Right now at this very minute, Nintendo is on top of the world again. The Nintendo Switch is selling as well as the Wii did all those years ago and the Big N can barely keep up with the demand. Nintendo is back, but they’re not just ‘back’. The Nintendo most of us 30/40-something-year-olds grew up with has returned.
There is much to compare to the days of old. The first thing many old-school fans would have noticed was that they finally dropped that dreadful ‘we want to be like Apple’ dull grey and white look for IN YOUR FACE red. It’s a return to the bright and colourful days of Nintendo’s best days in the business. Most important of all are the games. Slowly but surely third-party support is returning to the Nintendo Switch and combined with fantastic first-party releases it’s becoming a great place to play games. I do however remember that initial Nintendo showcase that took place nearly a year ago to the day. On 13 January 2017, we all got our first taste of what exactly the Nintendo Switch could and would be. The hybrid system was Nintendo’s future, but there was one big problem that had me very worried – 1-2 Switch.
Nintendo has for years been hellbent on being the console of choice when it comes to being something you enjoy with family and friends in the same room as you, and now you were going to… milk cows at a braai? Have they completely lost their minds? Make no mistake, Nintendo and ‘complete wacky out there humour’ is one and the same. If you’ve played something like Tomodachi Life you would know that they’re masters at being completely fucking weird, but this time they were playing with their future. At that infamous Nintendo Direct 1-2 Switch was the first game to show off what their new console could do. I remember a feeling of genuine dread and fear. Was this going to be the end of Nintendo? Was this silly game going to spell doom for one of my favourite publishers in the business? Understand, at that point the Wii U was a joke and that reveal was just a step too far. 1-2 Switch was not the answer to where Nintendo needed to head to next. Instead, it was a reminder of what traditional gamers really did not want. The best thing that ever happened was that Nintendo charged a price for it and that it was not packed in with the console. People voted with their wallets.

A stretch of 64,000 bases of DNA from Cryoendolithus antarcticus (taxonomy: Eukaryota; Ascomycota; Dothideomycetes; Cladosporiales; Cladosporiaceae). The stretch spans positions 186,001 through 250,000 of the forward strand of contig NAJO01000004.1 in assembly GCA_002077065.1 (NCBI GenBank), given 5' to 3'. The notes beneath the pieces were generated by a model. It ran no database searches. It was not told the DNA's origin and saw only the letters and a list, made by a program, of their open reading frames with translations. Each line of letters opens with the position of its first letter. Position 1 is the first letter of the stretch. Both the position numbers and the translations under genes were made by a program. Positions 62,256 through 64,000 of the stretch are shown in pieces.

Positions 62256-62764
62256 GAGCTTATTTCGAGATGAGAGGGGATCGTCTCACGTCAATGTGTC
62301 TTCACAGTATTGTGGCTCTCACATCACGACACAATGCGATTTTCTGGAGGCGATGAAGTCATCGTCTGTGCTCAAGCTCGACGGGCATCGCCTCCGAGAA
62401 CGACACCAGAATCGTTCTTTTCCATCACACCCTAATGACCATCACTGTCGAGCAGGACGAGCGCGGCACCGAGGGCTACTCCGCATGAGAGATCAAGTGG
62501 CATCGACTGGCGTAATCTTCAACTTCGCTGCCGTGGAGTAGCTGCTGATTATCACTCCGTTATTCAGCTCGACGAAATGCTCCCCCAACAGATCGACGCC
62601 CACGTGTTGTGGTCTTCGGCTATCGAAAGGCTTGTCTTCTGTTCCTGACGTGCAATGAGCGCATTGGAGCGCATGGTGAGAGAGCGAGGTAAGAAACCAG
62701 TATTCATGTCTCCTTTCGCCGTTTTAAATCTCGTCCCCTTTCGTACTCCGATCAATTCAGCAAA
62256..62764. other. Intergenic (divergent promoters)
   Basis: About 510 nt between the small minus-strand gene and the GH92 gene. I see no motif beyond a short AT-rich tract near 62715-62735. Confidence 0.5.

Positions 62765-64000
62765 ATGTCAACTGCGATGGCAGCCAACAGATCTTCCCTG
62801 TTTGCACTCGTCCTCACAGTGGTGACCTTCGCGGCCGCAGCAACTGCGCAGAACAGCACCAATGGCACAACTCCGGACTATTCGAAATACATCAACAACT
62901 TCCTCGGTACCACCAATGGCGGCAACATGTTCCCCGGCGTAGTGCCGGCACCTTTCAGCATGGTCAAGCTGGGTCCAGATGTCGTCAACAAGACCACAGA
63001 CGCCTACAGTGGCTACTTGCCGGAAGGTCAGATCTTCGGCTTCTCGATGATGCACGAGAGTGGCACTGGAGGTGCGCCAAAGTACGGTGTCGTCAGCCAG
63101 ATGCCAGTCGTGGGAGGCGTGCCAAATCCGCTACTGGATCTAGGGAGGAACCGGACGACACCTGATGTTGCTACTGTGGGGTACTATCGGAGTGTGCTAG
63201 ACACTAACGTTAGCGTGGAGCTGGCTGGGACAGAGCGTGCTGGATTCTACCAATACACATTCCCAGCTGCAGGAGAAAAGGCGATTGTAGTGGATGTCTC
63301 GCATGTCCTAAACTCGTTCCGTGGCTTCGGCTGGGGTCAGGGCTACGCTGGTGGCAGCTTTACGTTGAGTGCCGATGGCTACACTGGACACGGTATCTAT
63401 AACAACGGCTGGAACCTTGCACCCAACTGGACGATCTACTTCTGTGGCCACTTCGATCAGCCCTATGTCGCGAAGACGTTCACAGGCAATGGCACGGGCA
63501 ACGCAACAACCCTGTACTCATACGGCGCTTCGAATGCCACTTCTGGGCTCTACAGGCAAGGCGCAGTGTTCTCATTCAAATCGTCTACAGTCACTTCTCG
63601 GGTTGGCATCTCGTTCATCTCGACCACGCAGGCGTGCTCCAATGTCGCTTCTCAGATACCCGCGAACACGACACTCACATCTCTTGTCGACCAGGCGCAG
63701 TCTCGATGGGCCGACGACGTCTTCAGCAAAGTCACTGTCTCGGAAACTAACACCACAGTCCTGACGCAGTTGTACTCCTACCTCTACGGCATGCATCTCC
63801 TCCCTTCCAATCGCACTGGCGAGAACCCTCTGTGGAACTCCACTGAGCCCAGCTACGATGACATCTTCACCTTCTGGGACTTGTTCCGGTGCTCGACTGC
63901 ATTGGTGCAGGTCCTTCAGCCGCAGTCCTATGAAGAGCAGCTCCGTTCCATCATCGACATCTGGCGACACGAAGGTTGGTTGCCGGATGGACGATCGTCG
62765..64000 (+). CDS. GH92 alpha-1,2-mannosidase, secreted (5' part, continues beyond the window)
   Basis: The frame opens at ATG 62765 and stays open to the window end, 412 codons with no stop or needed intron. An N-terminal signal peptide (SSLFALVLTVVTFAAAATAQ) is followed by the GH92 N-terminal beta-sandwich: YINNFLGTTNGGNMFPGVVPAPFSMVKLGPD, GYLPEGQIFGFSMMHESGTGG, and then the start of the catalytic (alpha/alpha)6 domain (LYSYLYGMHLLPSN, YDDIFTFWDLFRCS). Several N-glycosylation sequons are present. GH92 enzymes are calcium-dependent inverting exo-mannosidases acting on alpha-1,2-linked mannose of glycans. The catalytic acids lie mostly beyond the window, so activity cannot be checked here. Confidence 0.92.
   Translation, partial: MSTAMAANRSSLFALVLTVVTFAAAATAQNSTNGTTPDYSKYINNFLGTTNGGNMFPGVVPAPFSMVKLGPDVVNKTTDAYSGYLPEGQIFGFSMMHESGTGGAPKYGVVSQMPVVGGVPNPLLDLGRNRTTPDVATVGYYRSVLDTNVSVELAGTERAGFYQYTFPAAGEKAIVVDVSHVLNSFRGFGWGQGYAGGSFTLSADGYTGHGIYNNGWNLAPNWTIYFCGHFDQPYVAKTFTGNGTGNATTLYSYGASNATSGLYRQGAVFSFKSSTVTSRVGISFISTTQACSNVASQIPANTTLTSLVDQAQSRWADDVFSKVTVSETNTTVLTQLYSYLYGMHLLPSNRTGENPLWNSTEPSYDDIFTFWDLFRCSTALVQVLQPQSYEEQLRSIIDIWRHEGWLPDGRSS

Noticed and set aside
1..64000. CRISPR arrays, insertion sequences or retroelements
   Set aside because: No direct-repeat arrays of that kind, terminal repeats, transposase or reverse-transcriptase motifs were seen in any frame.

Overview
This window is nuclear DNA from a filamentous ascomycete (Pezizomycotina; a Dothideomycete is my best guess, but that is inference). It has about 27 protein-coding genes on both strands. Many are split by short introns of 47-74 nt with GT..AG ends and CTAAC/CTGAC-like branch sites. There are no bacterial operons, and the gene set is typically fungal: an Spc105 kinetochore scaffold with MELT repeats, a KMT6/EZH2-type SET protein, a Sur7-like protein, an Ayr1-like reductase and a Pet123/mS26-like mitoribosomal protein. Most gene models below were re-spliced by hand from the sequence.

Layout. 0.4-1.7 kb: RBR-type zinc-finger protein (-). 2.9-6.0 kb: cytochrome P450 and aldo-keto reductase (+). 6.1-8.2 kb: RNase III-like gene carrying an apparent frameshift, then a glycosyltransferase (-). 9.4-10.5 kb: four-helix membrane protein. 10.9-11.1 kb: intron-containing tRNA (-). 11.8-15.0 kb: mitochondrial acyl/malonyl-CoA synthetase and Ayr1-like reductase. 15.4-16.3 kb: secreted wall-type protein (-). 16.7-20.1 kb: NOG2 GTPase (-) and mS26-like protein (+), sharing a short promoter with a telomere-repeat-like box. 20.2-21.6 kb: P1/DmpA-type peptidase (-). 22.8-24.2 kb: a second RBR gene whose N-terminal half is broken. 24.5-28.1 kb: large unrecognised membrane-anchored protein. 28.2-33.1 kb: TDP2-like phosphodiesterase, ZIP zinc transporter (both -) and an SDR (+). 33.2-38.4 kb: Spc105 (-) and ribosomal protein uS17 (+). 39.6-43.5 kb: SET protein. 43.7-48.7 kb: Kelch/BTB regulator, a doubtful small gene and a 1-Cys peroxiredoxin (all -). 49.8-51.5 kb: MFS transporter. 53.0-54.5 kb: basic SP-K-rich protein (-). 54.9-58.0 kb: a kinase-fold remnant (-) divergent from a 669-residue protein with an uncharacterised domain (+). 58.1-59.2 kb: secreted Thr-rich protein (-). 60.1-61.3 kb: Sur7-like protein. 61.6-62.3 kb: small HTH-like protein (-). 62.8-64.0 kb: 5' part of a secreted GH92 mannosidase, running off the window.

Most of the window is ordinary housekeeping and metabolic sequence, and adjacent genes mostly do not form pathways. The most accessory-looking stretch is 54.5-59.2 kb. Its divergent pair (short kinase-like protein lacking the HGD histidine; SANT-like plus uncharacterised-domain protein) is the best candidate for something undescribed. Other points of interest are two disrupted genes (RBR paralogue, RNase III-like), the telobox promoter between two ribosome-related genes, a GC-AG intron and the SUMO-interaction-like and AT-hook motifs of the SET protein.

Along with the launch of The Legend of Zelda: Breath of the Wild, which made the Switch a household name, came a bunch of traditional games. Titles such as Fast RMX, Super Bomberman R, Snipperclips and more all but thumped 1-2 Switch. The people had spoken and it wasn’t going to end there either. Having learnt their lesson for hyping up Wii Sports two generations earlier, most educated gamers ignored 1-2 Switch like a plague and kept buying those fantastic classic titles that could now also be taken on the go. Now, this isn’t to say that 1-2 Switch sold poorly. It sold over 1 million units to date. It’s just that when you compare it to Breath of the Wild or Stardew Valley that it fades away by comparison. This is the best thing that could ever have happened to Nintendo’s new console.
Since then we have seen traditional classic games taking the Switch by the scruff and running with it. Be it AAA or Indie games, the Switch has become a gamer’s paradise. Publishers are falling over each other to ensure they get a piece of the action and it’s just feeling like the 80s and 90s era Nintendo experience all over again. Unless there is a sale (like the recent 50% discount) for 1-2 Switch it never features in the top sales on the digital store. Since launch, Nintendo has also focused their future on their own more traditional games (such as Metroid Prime 4) and if the recent Nintendo Direct Mini is anything to go by that trend is not about to end. We’re not complaining. Quite frankly, gaming on a Nintendo platform is the best it’s ever been since the NES and SNES days. No, we won’t forget about Super Mario Galaxy and Super Mario Maker on the consoles before it, but we’re just glad Nintendo are once again getting their teams to work on games we really want. I have no problem with them trying out their weird and wonderful experiments. Without them experimenting and testing the waters our industry does not move forward, but it’s time to return to what works.
Simply said – if Nintendo kept going down this road without taking a second to rethink their path it would have been an easy 1-2 switch for me.